Face coverings went from being a recommendation to a requirement last week following Gov. Jay Inslee’s statewide order to wear masks in all indoor, public spaces and outdoors when physical distancing isn’t possible.
The mandate is intended to help curb the spread of COVID-19, but restaurants, retailers, law enforcement and other government agencies have all grappled with a thorny question over the past week: How will it be enforced, and who has the job of enforcing it?
The answer may well be no one.
A number of local law enforcement agencies said officers shouldn’t be required to enforce face coverings, social distancing, business restrictions, and previously, the stay-at-home order.
Restaurants and some retailers have been quick to put up signs reminding customers about the new requirement. But if a customer refuses to wear a mask, businesses large and small indicated they are unwilling to risk those situations becoming confrontational.
“We don’t want our employees to have to be the police here,” said Hillary Barbour, director of strategic initiatives for Burgerville. “That puts them in a very difficult situation.”
Clark County — which on Friday applied to enter Phase 3 of the state’s reopening plan — saw 40 new coronavirus cases Wednesday, the highest single-day output for the county since the first case was reported in March.
Clark County Public Health Officer Dr. Alan Melnick placed the blame on the failure of some to take the risk of COVID-19 seriously and take appropriate precautions.
“My big worry, and what is keeping me up at night as we open up, is that there is less attention paid to physical distancing and face-mask wearing. That, I think, is what is causing our increase,” Melnick said during a Board of Health meeting Wednesday.
Public Health does not have enforcement authority for the governor’s mask order, but it encourages people to wear face coverings while in public to protect the health of others.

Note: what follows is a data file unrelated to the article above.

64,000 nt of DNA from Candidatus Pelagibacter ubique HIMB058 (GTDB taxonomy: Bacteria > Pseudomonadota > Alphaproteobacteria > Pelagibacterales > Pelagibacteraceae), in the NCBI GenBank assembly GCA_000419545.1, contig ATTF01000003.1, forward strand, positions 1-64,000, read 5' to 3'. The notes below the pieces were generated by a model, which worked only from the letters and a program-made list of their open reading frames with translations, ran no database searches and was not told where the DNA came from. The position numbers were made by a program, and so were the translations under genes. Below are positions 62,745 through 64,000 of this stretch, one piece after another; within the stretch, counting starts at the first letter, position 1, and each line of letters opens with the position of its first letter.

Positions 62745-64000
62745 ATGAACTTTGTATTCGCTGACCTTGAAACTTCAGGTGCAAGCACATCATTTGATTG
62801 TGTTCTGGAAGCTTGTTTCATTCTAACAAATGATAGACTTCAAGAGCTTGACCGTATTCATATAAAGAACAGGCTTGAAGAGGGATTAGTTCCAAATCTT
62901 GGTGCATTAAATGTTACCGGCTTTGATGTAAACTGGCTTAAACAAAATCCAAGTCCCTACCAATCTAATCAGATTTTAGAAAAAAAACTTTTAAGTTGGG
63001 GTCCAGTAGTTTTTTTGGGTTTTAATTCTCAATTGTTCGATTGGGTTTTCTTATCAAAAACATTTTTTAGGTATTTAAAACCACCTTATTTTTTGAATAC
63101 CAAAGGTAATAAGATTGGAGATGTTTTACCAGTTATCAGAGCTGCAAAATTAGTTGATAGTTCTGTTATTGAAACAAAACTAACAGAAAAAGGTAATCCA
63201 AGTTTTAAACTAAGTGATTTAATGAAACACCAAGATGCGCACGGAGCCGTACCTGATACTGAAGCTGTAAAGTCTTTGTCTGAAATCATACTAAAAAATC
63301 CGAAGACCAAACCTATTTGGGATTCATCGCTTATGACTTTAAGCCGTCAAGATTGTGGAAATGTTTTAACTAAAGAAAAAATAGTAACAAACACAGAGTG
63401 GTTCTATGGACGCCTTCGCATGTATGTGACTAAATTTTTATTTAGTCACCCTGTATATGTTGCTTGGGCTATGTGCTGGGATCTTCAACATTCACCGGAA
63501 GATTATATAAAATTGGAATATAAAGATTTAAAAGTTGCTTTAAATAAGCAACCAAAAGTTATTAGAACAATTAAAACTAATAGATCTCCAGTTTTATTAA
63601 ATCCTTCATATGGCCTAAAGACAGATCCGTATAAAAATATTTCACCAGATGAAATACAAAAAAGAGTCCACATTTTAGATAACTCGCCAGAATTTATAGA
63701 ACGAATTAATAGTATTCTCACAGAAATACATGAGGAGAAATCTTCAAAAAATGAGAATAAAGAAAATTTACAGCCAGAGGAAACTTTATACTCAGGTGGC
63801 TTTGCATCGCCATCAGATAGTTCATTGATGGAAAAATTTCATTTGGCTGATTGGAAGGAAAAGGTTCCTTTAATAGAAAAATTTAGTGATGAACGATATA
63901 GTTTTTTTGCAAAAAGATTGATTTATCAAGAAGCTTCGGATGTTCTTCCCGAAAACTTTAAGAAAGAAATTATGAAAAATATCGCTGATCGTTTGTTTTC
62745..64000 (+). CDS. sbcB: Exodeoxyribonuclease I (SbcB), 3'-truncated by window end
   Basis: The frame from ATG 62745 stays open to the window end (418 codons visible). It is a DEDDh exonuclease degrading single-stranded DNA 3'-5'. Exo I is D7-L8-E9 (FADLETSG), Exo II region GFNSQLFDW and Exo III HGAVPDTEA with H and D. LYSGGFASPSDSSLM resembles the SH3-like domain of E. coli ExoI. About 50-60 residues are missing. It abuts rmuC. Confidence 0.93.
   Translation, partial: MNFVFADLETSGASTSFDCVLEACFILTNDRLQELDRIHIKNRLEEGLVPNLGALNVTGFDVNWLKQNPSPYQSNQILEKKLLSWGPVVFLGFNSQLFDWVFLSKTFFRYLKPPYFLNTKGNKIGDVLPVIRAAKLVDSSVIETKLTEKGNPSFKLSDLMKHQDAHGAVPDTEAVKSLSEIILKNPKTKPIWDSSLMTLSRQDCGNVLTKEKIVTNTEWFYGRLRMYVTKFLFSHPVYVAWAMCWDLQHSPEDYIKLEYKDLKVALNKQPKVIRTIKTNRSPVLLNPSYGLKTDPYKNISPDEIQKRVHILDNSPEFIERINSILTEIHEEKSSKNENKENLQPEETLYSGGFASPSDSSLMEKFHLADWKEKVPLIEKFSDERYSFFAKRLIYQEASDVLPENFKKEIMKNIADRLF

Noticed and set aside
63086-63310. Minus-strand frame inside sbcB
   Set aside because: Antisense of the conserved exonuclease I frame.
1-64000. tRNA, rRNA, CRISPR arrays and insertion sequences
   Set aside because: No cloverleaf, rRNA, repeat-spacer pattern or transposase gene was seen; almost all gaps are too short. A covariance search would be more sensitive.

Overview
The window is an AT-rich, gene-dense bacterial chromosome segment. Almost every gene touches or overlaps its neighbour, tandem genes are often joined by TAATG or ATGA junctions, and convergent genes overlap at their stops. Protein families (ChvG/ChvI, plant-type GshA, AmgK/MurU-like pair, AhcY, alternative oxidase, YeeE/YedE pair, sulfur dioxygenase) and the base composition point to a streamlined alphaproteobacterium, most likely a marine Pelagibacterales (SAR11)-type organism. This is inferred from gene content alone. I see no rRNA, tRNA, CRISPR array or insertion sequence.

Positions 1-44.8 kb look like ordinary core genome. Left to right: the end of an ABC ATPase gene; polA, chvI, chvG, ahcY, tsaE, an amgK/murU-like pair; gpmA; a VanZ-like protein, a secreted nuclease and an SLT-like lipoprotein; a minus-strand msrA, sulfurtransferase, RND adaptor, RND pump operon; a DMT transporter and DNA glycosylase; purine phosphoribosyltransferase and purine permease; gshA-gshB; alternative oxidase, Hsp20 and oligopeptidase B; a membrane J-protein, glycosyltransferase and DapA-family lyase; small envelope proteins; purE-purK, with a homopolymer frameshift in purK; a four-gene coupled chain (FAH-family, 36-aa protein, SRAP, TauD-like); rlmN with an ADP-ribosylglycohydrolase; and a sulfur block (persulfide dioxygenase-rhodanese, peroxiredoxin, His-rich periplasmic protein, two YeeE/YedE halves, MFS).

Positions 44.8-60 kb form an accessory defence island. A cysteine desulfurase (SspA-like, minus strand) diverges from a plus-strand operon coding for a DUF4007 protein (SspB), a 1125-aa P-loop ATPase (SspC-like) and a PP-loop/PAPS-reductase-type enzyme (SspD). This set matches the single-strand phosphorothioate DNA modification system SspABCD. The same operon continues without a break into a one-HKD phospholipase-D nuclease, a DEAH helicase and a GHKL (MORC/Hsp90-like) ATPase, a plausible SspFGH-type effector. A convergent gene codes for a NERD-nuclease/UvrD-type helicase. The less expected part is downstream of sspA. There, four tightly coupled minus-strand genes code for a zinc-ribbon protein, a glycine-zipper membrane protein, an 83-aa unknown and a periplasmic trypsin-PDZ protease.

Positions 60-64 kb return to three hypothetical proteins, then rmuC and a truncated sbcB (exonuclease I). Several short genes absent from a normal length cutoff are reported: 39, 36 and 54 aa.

COVID-19 is primarily spread via respiratory droplets. When an infected person wears a face covering, it serves as a barrier to block the respiratory droplets from spreading to others when they cough, sneeze or talk. Those who have the virus can spread it even if they feel fine and don’t have any symptoms, according to Public Health.
“It’s very simple. It’s easy,” Clark County Councilor John Blom said of using face coverings. “Yes, it can be a little bit annoying, but when we talk about not wanting to move forward, I think of the businesses that are in limbo right now just wanting to move to Phase 3. I can put on a mask and deal with a little discomfort to help those employees and those businesses who are waiting to be able to get started again.”
Police: Educate, not enforce
The mask order includes everyone 5 and older — though there are exceptions for those eating or drinking at a restaurant, communicating with a person who is deaf or hard of hearing, and for people with a medical condition that makes wearing a mask difficult.
Ridgefield Police Chief John Brooks told The Columbian that he thinks there are concerns that police are going to stop people who aren’t wearing a mask and write them a ticket.
“This is not the case,” he said. “We love this community and want our citizens to be safe, but to hand out mask-violation tickets in a hasty manner, without a concern for what it is we are trying to accomplish, would be counterproductive to the goals of the police department serving its community.”
In a written statement, Clark County Sheriff Chuck Atkins argued COVID-19-related mandates are public health, not law enforcement matters.